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The Unborn (DVD)
Member Name: sunmeilan
The Unborn (DVD)
Advantages: A decent storyline
Disadvantages: Crashes and burns
There seems to have been a spate of poor horror over the past couple of years - it would be good to watch something half-way decent for once. This 2009 film is a good example of poor horror; it is not low budget, it just takes a story that is actually quite intriguing and turns it into one that is much duller than it needed to be. The story really is quite promising. The idea of someone having a brother that she didn't even know about (mainly because he died in the womb), who then returns to haunt her, for reasons that appear to be linked with Nazi experimentation during the Second World War is fascinating - and for that director and writer, David S Goyer, deserves to be commended. The problem is that once this is revealed, the story takes a distinct nose-dive, and ends up falling so flat that it is hard to find the will to continue watching. Goyer is clearly a talented writer - he has written, or partially written, Flashforward and the Batman films, but perhaps he should stick to writing rather than directing.
Odette Yustman (Cloverfield) plays Casey and gives a reasonable performance. She has to look frightened out of her wits for most of the film and she manages to do it very well - at least, I believed that she was frightened. Had that terror managed to frighten me too, I would have been even more impressed, but that is largely down to the silly storyline rather than her acting. As far as male viewers are concerned, she looks great, which can't hurt the film's reception. However, Yustman was outclassed by the actress who plays Sofi Kozma, Jane Alexander. Although Alexander's screen time was very short, her presence was commanding and it's a shame she didn't have more of a role. Other secondary characters, most notably Casey's boyfriend and best friend, played by Cam Gigandet and Meagan Good, were just bland and, in the case of Gigandet, wooden.
Gary Oldman is an actor for whom I have a great deal of respect. I therefore found it odd to find him billed second in the cast list for his role as a Rabbi to whom Casey turns to for assistance - simply because his role is minimal and, when he is on screen, his performance is less than impressive. He doesn't do anything wrong as such, he just blends into the background. Perhaps this was intentional, but it does seem to be a massive waste of his talent. I was also interested to see Idris Elba (The Wire, Luther) as an exorcist. Again, though, the role peters out into nothing and just seems to be a waste of talent.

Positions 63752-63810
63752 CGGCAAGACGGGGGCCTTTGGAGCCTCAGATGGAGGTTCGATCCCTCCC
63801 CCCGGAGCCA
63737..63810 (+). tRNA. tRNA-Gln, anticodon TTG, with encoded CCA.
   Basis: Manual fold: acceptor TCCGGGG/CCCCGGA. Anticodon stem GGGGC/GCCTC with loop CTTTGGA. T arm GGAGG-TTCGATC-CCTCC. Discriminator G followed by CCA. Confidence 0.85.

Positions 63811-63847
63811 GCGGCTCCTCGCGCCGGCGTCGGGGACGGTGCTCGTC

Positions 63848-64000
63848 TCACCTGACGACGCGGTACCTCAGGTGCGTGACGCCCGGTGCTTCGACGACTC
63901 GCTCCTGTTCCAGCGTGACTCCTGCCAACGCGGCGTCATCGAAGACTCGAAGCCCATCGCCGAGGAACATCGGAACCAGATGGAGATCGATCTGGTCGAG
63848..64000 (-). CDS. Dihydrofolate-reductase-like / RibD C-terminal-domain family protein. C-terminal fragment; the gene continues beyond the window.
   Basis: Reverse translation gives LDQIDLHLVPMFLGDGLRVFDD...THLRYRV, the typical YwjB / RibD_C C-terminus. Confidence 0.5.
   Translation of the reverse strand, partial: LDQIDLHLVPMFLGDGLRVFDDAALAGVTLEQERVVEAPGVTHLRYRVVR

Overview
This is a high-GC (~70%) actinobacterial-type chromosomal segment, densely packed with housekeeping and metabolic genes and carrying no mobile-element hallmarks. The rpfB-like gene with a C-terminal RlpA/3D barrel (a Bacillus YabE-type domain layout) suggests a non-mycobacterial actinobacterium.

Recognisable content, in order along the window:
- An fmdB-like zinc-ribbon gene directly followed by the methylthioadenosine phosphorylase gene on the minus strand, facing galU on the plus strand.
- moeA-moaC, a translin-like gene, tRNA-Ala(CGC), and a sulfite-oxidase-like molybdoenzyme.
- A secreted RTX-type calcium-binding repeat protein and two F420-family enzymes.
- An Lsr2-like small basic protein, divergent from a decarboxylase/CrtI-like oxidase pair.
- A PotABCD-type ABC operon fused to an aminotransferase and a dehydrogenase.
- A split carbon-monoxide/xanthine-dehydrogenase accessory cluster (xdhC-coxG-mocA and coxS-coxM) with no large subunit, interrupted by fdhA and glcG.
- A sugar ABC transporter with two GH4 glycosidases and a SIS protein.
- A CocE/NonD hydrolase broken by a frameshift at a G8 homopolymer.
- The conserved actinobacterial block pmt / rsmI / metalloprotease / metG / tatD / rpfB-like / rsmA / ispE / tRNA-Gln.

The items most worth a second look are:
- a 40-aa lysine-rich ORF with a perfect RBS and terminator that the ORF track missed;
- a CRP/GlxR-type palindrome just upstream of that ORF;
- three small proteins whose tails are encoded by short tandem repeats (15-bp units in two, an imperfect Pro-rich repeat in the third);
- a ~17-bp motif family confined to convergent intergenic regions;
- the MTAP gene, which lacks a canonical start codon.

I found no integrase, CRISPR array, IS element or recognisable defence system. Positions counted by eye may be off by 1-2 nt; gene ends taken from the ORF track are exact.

The special effects are very good. A scene where Casey is in the bathroom of a nightclub and she starts to see insects in a kind of yucky syrup concoction coming out of the sink and toilets is particuarly well done. Unfortunately, towards the end when the special effects should really come into their own, everything gets so out of hand that I just switched off and the quality of the special effects were irrelevant. The final scenes when Casey is fighting for her life really should have been the highlight of the film, but they sadly flopped quite badly, to the point that I didn't much care what happened to her. There is much more to a horror film than good special effects - in fact, sometimes less than perfect effects make the film that much more entertaining. Here they were almost too slick to make an impression.
One criticism I've read of this film is that it is a hotch potch of a variety of different horror films, to the extent that it almost doesn't have its own identity. That is more or less spot on. There is the haunting/exorcism element that is reminiscent of films such as The Exorcism of Emily Rose, The Amityville Horror, etc. Then there is the evil child syndrome, that smacks of Rosemary's Baby and The Omen. And, of course, there's the skimpily-clad heroine (well, she is some of the time), who is trying to keep herself, and her friends, alive - that's an element that is seen time and time again in films of this genre. The Nazi experimentation element that is introduced half-way through the film did appear to be original, but it was buried amongst everything else that was thrown at us.
There is just one extra that comes with the DVD that I have - a collection of deleted scenes that, as always, were deleted because they weren't necessary.
I found this film ultimately disappointing. It did have its moments, but they just weren't long enough and neither did they go anywhere. This is a film that could have made more of an impression, but it is going to be buried amongst the pile of similarly bad horror films that have come out over the past few years. I'm increasingly finding myself going back in time to horror films of the seventies and eighties, which although full of terrible special effects, at least have a hint of originality and intrigue about them. Sadly, not recommended.
The DVD is available from play.com for £5.99.
Classification: 15 (swearing and frightening images)
Running time: 88 minutes
Summary: Ought to have been better